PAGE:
Blog Posts on The Death of Christ

Let His Blood Be on Us (Holy Saturday)

Marshall Segal
Let His Blood Be on Us (Holy Saturday)

Holy Week waits in relative silence on Saturday. The tomb has been sealed, the guards stand watch, the disciples likely hide in confusion, fear, and devastation. And the Savior lies lifeless, having surrendered all to save his people from their sins.

How would you process the horrors of the last couple of days in the quiet, disturbing shadow of the cross? The disciples had to have a thousand painful questions. How could he be the long-awaited King if he was just killed?... Continue Reading

Jesus Between the Criminals

Stephen Witmer
Jesus Between the Criminals

Crucifixion in the ancient world was intended to take as long as possible. No vital organs were damaged, so it took two or three days to die, often from shock or asphyxiation, as muscles used for breathing grew weak.

Luke 23:39–43 is a conversation between Jesus and the criminals crucified alongside him, and it is in the Bible because crucifixion was slow. There was time to talk. This conversation is surely one of the most extraordinary in the Bible. It shows us the similarities... Continue Reading

It Is Finished (Good Friday)

Jon Bloom
It Is Finished (Good Friday)

It is Friday, April 3, A.D. 33. It is the darkest day in human history, though most humans have no clue of this. In Rome, Tiberius attends to the demanding business of the empire. Throughout the inhabited world, babies are born, people eat and drink, marry and are given in marriage, barter in marketplaces, sail merchant ships, and fight battles. Children play, old women gossip, young men lust, and people die.

But today, one death, one brutal, gruesome death, the worst and best of... Continue Reading

When Envy Turns Deadly

Joe Rigney
When Envy Turns Deadly

Holy Week is a wonderful time for meditation and reflection. In addition to prayerfully considering the actions of Jesus in his triumphal entry and his temple cleansing and cursing, it’s worth reflecting on the actions of some of the other key players in the climax of God’s redemptive drama. When we consider the motives and deeds of the Jewish leaders, not only do we see the unfathomable wisdom of God in accomplishing his purposes through lawless men, but we also gain a clearer view... Continue Reading

The Cup Consumed for Us

Steven Lee
The Cup Consumed for Us

Matthew shows us an odd exchange between Jesus and his disciples.

In Matthew 20:20–28, the mother of James and John, in typical motherly fashion, asks Jesus whether her nice, upstanding sons can sit beside Jesus in his kingdom. James and John, through their mother, are seeking prominence. They want to be great.

Jesus answers, in atypical fashion, with a question: “Are you able to drink the cup that I am to drink?” (Matthew 20:22). This is not a rebuke as we might expect. It’s a simple... Continue Reading

See Through the Sour Wine

Jonathan Parnell
See Through the Sour Wine

It was an act of cruelty, not comfort. That is what we see in the last minutes of Jesus’s life, as described in the Gospel of Mark.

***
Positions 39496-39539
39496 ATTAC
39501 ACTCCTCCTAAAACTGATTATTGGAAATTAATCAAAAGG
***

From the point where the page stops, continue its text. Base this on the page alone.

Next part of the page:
Customary of Mark, he gets straight to the point in Mark 15:33. The sixth hour had come and brought darkness. Now it was the ninth hour, three in the afternoon, darkness still smothering the landscape. And Jesus cries out with a loud voice,

Eloi, Eloi, lema sabachthani?

Mark tells us the Aramaic because that is exactly what Jesus said. The details are... Continue Reading

Five Truths About the Death of Jesus

Joseph Scheumann
Five Truths About the Death of Jesus

Grace is at the heart of the Christian faith. Nowhere is this more clearly seen than at the cross of Christ. It is grace that the Son of God took on flesh, and grace that he taught us how to live — but it is especially grace that he died on the cross in our place.

Moreover, this climactic grace shown at the cross has a specific shape — it has edges. These edges help us see what exactly happened when Jesus died. And it’s important that we see because seeing leads to... Continue Reading

The Greatest Victory in All of History

Marshall Segal
The Greatest Victory in All of History

Why did Jesus die? You might have your favorite answer or verse.

He was pierced for our transgressions; he was crushed for our iniquities; upon him was the chastisement that brought us peace, and with his wounds we are healed. (Isaiah 53:5)

We live by and for Christ and him crucified. But have you ever thought about reasons he didn’t die? What are really bad answers to the question? The truth is there are answers — lots of them — that sadly and subtly undermine what... Continue Reading

The God-Centered Cross of Love Inexhaustible

Jonathan Parnell
The God-Centered Cross of Love Inexhaustible

The hands-down, most horrific nightmare possible is that of a God who is angry without due cause. Could we imagine anything worse?

It would be the most terrible thing if the only person who has the power to destroy you forever were ferociously angry with you for no reason. That God would hate you just because. That he would throw his fury around on a whim. What if he were arbitrarily annoyed with everything about you? What if he were to burn with indignation... Continue Reading

What Does It Mean for Jesus to Despise Shame?

John Piper
What Does It Mean for Jesus to Despise Shame?

In running the race of life we are to look to the exaltation of Jesus at the end of his race. But Hebrews 12:2 tells us to look not only to his exaltation, but to his motivation.

Jesus was carried in the agonies of the last lap of his race by the hope of joy. “For the joy that was set before him [he] endured the cross, despising the shame” (verse 2). Jesus kept his eyes on the same place we should — his own future exaltation at the Father’s right hand, with the... Continue Reading